The CMBS market is beating the odds, rising again as a viable business for cash-flowing assets. In its new form, conservative underwriting and smaller deals are the new norm. The new CMBS market could speed economic recovery, but the market faces a host of challenges of its own.
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Increasingly, borrowers and lenders with loans in good standing have been reaching agreements on discounted prepayments. In theory, a discounted loan payoff should be straightforward — the borrower simply negotiates a discount with the lender in exchange for early repayment of the loan.
The commercial real estate market is in the early stage of a cycle that will be dominated by the restructuring of distressed debt. No one knows how long the cycle will last and how severe the distress will be, but there is no doubt that the market will not regain its balance until the vast majority of distressed debt — completed through scores of individual property recapitalizations — is resolved.
Like all property types, the multifamily sector suffered the effects of the past year’s recession. High unemployment rates pushed vacancy rates up, price declines and a tightened credit market put the brakes on new and existing construction projects, and building sales stagnated.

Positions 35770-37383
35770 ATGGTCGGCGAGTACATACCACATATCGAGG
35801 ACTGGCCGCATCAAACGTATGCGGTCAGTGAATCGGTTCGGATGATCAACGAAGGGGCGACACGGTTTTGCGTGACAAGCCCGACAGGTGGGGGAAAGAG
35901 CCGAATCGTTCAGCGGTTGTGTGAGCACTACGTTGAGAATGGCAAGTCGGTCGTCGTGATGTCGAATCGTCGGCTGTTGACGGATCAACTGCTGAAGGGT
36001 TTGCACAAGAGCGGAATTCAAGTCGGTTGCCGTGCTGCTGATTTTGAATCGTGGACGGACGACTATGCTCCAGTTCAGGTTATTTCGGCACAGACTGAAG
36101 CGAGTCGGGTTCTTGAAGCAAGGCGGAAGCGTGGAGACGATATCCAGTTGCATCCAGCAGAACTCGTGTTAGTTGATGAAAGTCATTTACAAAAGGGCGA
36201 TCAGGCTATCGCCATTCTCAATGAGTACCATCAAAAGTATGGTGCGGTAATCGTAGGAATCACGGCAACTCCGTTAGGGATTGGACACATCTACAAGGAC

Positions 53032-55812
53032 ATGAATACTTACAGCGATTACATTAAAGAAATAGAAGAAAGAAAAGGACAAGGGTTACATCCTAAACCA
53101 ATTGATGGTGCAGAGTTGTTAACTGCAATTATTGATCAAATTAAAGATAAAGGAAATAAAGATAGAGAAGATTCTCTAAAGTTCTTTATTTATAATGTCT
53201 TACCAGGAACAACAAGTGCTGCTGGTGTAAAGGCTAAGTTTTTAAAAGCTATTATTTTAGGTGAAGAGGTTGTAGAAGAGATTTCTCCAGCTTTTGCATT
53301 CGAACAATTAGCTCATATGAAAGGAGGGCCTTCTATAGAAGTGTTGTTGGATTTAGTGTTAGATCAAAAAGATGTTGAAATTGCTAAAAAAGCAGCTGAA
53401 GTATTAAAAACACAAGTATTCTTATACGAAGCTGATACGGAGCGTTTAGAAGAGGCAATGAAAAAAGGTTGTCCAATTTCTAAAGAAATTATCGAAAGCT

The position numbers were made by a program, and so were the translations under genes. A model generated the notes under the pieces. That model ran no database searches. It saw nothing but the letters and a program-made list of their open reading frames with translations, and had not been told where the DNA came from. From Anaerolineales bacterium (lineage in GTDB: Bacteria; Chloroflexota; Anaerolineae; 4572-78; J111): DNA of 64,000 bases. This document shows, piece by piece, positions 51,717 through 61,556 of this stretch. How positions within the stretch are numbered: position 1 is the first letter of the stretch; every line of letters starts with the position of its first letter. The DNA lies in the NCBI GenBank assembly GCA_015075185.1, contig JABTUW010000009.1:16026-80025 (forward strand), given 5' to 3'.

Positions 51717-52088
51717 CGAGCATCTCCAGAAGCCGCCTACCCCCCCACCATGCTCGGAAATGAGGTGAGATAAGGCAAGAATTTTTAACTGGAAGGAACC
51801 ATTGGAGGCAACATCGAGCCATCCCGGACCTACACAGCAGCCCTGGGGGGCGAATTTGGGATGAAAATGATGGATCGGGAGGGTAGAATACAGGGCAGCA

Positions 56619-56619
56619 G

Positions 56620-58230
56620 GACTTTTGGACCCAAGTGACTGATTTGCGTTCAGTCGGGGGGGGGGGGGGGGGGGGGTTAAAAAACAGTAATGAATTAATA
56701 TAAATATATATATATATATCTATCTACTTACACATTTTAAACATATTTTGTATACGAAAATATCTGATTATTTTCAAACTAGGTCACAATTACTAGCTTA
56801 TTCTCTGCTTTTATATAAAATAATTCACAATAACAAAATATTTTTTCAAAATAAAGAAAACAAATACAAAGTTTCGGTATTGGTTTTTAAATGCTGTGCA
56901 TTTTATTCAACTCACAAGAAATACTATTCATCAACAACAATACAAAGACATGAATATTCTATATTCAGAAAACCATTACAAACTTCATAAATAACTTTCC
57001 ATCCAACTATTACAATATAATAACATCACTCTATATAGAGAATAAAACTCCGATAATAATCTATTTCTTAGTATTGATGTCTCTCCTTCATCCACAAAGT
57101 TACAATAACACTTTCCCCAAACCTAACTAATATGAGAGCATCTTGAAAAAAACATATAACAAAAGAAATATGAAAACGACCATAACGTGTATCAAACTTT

At the recent CB Richard Ellis Investors Conference in Arizona, The Real Estate Roundtable presented, among others, the following facts: The $6.7 trillion pre-crash U.S. commercial real estate investment market is now valued at $5.7 trillion.
The securitization market for U.S. commercial real estate loans all but collapsed in the wake of the financial crisis that rocked the global economy in 2008 and early 2009. Property values dropped dramatically as virtually all forms of financing dried up. Most property types have experienced more than 30 percent value declines as of year-end 2009 (according to The Moody’s/REAL All Property Type Aggregate Index and the NCREIF Property Index) with an overall peak-to-trough decline of 35 percent to 40 percent predicted.